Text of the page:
Paul Weiss, executive vice president and manager of residential lending at City National Bank

Paul Weiss, executive vice president and manager of residential lending at City National Bank Photo by Thomas Wasper

Paul Weiss, executive vice president and manager of residential lending at City National Bank, had significant input on the design of the bank’s second downtown space. The bank remains headquartered in City National Plaza at 555 Flower St., but recently added signage, as well as 11 floors and nearly 300,000 square feet of Gensler-designed office space at City National 2CAL, a 52-story skyscraper at 350 S. Grand Ave.

Weiss joined City National in January, 2017, after 13 years in management at Deloitte Consulting, mostly in Washington, D.C. and New York. He came on board during the design phase of the new offices, which were occupied by 1600 or so employees about two months ago.

“At the other building I had the traditional big, executive corner office, right?” Weis said. “It was very hierarchical. Everybody was boxed off and had to march down the hallway to my office. The executives got together and thought through a number of design principles. What we were looking for was something that was focused on driving open collaboration and interaction.”

Office interaction on this day included plenty of curious staff members dropping by to tease Weiss about posing for Business Journal cameras and cheerfully threatening to photo-bomb the session. Weiss sees that as a sign that the new space is creating the intended camaraderie.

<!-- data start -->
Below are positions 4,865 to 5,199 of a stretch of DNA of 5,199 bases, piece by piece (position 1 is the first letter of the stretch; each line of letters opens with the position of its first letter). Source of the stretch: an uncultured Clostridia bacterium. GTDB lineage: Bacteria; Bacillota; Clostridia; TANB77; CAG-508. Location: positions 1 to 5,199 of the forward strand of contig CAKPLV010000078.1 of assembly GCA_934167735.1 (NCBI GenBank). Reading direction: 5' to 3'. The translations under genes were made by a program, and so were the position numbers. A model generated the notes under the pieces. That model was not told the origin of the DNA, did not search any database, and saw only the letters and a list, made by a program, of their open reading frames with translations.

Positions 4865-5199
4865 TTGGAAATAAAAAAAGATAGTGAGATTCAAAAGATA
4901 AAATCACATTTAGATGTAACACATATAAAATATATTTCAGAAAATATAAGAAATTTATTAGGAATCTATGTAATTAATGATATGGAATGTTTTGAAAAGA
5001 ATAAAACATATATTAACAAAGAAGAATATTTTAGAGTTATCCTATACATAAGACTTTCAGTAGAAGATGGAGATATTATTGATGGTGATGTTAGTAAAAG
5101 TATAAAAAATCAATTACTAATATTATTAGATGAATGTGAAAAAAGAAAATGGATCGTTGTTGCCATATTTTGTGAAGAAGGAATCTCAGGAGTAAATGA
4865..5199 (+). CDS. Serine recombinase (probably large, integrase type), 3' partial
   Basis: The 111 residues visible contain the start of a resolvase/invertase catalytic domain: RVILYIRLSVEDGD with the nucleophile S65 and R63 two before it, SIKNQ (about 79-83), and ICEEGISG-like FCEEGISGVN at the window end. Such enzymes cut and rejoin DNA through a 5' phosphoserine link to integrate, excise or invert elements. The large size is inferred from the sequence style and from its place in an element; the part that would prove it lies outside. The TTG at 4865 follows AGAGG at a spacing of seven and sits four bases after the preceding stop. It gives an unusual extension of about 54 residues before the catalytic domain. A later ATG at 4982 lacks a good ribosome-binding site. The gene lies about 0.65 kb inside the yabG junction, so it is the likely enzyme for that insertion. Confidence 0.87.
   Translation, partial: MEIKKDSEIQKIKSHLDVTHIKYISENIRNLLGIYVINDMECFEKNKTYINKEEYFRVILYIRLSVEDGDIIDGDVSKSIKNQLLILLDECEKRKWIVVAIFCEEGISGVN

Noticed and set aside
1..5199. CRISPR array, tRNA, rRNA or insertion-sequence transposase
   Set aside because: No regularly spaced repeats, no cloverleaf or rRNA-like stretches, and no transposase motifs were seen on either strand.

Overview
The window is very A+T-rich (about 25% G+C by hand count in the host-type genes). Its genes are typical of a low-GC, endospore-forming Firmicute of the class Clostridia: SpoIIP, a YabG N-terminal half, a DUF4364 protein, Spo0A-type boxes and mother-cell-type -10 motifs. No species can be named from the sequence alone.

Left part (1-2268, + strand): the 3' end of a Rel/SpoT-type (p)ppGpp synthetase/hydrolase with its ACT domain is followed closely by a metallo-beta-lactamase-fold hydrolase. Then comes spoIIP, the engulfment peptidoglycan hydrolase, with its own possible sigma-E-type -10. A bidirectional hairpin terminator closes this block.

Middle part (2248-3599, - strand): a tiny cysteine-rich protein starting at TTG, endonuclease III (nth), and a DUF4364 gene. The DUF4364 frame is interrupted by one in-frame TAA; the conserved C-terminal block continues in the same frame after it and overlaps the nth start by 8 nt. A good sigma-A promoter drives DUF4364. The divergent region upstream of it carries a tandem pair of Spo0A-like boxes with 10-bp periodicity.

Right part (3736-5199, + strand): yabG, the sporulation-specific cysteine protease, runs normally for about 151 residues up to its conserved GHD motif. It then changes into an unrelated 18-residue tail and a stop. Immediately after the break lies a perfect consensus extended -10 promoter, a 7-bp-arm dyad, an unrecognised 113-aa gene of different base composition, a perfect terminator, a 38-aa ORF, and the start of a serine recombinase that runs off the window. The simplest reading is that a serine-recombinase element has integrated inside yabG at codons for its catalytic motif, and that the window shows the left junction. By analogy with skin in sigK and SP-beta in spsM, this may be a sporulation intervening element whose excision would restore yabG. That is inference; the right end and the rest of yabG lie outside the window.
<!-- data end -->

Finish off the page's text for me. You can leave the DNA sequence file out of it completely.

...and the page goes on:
Weiss still has his own office space, but rarely spends time there. “The number of people I interact with has gone up dramatically (since the move),” the executive said, adding that casual conversations, quick meetings and coffee chat can happen on a regular basis now.

Still, unlike some of L.A.’s “creative space” offices with nothing but communal areas and even shared desks, employees have their own desks and space for personal items, which for himself include a revolving gallery of photos of his young adult sons.

“We make sure that the individual spaces had enough room to personalize it with the things that are important to you,” Weiss said. “Everybody takes pride in their work, and expressions of who you are, I think, are important.”

Weiss said the bank, which was aquired by Royal Bank of Canada in 2015, has been expanding rapidly. The bank has grown assets by 33 percent to $49 billion from $37 billion since the merger. It also has hired more than 800 new staffers, and added offices in New York, Boston, Minneapolis and Washington, D.C.

Weiss, for one, is glad the company chose to expand its L.A. operations in downtown rather than choosing a remote operation center, even though staffers rarely interact with clients on site at the new office.

“In all honestly, we could have placed those colleagues in many, many different places, we didn’t even need to be in L.A.,” Weiss said. “Most banks would have done that. But we have a real commitment to the communities we bank in. We have deep roots in L.A., and a very deep commitment to downtown L.A.”

photo

The kitchen space is part of City National’s commitment to “wellness’ through creating relaxing communal spaces. (photo by Thomas Wasper)

photo

Created to celebrate City National Bank’s 60th anniversary in 2014, the cards depict highlights of the bank’s founding and history. (photo by Thomas Wasper)

photo

Weiss was the only one with a standing desk in his former office. Now every desk can convert to a standing configuration. (photo by Thomas Wasper)

photo

Climb the Ladder: “I was an entrepreneur, and I did need help on the way up. It reminds me of where I came from, and where I was trying to go.” (photo by Thomas Wasper)

photo

At City National Bank, PRIDE stands for People, Relationships, Integrity, Dedication, Entrepreneurs & Excellence. (photo by Thomas Wasper)

photo

City National is the official bank of the Los Angeles Clippers, a fact which delights Weiss’ two sports-minded sons, Luke, 22, and Joshua, 18. (photo by Thomas Wasper)

For reprint and licensing requests for this article, CLICK HERE.